- “Al-Mudhif – A Confluence,” is an art project by Sarah Kavage and Yaroub Al-Obaidi.
- Artists and volunteers are constructing a traditional Iraqi building out of reeds, or phragmites.
- It is believed to be one of the first such buildings in North America.
- Visit Insider’s homepage for more stories.
PHILADELPHIA – Twenty-odd minutes from the main road, past a baseball field and down a winding dirt trail, a team of volunteers is building a home out of reeds in a clearing surrounded by the lush spring foliage of ancestral Lenni-Lenape land. One of the first of its kind in America, it’s a design that’s been around for thousands of years in Mesopotamia. Here, it’s made possible thanks to an invasive species, the initiative and know-how of a war refugee, and a chance meeting at a lecture on the eve of a pandemic.
“There’s lots of lessons to be learned about how we value things, or don’t, in our society: plants, people, and how we sort of demonize the ‘invader,” Sarah Kavage, a Seattle-based visual artist and urban planner, said on a Monday morning in June.
Just before lockdowns became a part of life, Kavage was in Philadelphia to talk about nonnative phragmites, or reeds, which took root on the Eastern Seaboard sometime in the 19th century and have since spread across the continent. Kavage’s work tries to get people to see and appreciate what is around them; it’s meant to be interacted with and, like life itself, is “ephemeral,” she said.
So what does that have to do with an invasive species?
“Most people in this area are like, ‘This plant is annoying – it’s terrible,'” Kavage said. But it’s also not going anywhere. Therein lies the appeal: that it’s a fact of life. And we must deal with those.
Kavage’s lecture, hosted in January 2020 at the Moore College of Art & Design in Philadelphia, sought to cast the lowly reed in a new light. Where it came from, she noted, this terribly annoying plant had been put to a constructive use: providing shelter.
During her research, Kavage had discovered the mudhif, a style of building popular in southern Iraq. While in Europe it was not uncommon to build a thatched roof out of reeds, the mudhif is built from the ground up with phragmites. “It was,” Kavage recalled, “one of the most beautiful and just fascinating uses that I found.”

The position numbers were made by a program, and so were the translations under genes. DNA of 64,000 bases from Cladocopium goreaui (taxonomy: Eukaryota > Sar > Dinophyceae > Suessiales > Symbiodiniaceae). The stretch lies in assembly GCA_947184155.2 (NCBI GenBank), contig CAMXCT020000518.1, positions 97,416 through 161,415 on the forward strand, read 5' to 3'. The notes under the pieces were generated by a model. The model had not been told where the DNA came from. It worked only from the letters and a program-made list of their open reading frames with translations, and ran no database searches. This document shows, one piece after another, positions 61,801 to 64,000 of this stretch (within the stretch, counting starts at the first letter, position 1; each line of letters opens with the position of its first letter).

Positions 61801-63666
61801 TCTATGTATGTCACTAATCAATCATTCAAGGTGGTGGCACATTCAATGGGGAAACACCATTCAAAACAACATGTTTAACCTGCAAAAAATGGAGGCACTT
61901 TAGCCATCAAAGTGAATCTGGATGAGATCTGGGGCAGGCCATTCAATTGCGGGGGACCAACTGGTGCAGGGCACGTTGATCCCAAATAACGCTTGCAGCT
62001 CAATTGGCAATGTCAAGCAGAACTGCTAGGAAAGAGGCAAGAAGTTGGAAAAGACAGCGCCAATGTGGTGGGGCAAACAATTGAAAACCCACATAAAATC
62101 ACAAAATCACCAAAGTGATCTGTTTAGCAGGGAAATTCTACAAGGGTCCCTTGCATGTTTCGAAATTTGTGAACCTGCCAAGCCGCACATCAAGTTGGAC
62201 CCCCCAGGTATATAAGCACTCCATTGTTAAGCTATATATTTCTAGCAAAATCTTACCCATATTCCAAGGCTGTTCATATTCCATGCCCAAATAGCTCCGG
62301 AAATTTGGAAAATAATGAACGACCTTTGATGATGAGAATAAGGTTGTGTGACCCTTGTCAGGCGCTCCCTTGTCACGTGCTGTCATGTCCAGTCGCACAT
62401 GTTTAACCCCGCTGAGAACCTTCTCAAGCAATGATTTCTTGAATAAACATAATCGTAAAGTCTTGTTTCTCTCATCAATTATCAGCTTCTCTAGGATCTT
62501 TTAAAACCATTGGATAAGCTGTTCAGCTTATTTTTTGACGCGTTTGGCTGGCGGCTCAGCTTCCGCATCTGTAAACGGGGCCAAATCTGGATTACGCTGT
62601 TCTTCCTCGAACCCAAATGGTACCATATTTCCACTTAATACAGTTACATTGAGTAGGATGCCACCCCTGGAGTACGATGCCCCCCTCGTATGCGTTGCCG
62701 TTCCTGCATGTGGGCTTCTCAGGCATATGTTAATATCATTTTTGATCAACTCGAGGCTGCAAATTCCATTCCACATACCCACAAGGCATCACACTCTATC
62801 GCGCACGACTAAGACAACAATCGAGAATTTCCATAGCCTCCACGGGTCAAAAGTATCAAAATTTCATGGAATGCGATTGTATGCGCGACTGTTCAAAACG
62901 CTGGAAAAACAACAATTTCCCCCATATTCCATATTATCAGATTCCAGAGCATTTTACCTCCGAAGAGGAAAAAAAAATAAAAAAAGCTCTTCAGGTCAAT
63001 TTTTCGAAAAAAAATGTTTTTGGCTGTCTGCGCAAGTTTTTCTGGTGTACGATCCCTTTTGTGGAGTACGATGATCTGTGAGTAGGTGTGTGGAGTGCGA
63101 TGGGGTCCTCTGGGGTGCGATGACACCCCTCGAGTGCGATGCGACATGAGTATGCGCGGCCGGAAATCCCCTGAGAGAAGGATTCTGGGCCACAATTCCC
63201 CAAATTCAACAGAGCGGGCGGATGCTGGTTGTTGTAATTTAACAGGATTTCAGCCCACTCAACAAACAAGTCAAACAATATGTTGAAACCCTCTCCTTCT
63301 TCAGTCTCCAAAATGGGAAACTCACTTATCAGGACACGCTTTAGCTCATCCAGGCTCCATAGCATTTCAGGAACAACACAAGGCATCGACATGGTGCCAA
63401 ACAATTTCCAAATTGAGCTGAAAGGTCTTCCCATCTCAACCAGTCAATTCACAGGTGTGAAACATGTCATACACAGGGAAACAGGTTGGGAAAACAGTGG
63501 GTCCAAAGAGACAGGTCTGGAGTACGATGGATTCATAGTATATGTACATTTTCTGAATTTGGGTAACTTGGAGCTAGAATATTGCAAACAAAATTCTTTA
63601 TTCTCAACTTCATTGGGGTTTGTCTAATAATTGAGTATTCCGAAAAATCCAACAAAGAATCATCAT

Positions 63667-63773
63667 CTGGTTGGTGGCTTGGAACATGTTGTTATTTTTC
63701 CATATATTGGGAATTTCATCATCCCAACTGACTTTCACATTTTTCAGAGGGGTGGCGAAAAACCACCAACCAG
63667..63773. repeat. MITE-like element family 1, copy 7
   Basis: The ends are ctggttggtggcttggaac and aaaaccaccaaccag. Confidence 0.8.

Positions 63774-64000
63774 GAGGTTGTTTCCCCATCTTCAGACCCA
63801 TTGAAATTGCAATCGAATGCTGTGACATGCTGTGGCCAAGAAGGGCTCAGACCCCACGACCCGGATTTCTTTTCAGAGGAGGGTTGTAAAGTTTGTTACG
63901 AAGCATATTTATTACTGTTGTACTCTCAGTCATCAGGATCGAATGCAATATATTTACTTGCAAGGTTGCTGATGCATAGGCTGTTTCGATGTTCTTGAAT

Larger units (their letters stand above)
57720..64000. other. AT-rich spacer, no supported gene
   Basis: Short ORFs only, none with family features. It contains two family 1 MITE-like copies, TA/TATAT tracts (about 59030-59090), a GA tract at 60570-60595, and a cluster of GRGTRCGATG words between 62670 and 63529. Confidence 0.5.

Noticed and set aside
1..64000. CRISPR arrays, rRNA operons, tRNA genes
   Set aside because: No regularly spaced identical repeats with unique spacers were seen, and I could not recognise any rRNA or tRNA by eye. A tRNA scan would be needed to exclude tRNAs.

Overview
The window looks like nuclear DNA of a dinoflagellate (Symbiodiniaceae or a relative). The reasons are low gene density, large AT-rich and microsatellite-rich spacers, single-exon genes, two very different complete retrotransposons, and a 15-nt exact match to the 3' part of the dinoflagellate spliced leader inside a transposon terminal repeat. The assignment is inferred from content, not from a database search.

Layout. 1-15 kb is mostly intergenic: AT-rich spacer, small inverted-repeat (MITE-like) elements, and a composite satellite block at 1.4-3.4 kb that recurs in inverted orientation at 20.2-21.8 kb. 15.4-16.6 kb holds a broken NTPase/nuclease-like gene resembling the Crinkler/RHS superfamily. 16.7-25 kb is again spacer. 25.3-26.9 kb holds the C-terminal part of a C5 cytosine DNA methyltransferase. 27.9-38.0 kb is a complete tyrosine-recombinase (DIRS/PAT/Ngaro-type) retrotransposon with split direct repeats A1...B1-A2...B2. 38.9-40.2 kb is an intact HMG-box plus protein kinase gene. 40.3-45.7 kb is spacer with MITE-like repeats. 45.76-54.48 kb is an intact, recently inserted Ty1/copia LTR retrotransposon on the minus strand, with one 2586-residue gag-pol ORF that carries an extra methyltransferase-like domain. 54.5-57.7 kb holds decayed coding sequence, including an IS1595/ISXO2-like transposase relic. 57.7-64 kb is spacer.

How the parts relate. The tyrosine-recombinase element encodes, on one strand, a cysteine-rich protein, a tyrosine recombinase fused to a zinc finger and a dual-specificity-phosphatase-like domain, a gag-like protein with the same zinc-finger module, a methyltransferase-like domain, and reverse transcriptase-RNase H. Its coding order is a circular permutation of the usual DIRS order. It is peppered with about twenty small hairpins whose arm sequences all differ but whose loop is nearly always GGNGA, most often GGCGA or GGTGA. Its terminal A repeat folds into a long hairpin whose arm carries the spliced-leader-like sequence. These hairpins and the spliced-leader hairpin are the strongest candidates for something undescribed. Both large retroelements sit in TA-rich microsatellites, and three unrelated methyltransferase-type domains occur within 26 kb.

But it wasn’t a new discovery to all in attendance.
Yaroub Al-Obaidi, a former lecturer on industrial design at the University of Baghdad, had recently graduated from Moore College and had been intrigued by Kavage’s presentation. Before coming to the US as a refugee in 2016, he had worked with reeds himself and seen firsthand the mudhifs common in his native country, where they were often used as a ceremonial space for community gatherings.
Al-Obaidi approached Kavage after the lecture.
“I know what you were talking about with the mudhif,” he told her. “And I think we are going to build one here.
There are not many people of Iraqi descent in the Philadelphia area, where Al-Obaidi was ultimately resettled after fleeing Iraq following the 2003 US invasion (after stops in Syria and Malaysia). Building a mudhif came to him as a way to bring part of Iraq here. He just didn’t know, until he met Kavage, that he was surrounded by the raw material.
Their meeting that January led to the Al-Mudhif project. For the last couple weeks, Kavage, Al-Obaidi, and a group of volunteers have been constructing the traditional Iraqi building as part of an initiative, Lenapehoking ~ Watershed, hosted by the Schuylkill Center for Environmental Education and nearly two dozen other nonprofit nature preserves. The initiative is intended to honor the land’s indigenous inhabitants, the name itself a nod to what the area was called before settlers dubbed it the “Delaware,” and spark reflections on our interactions with this habitat.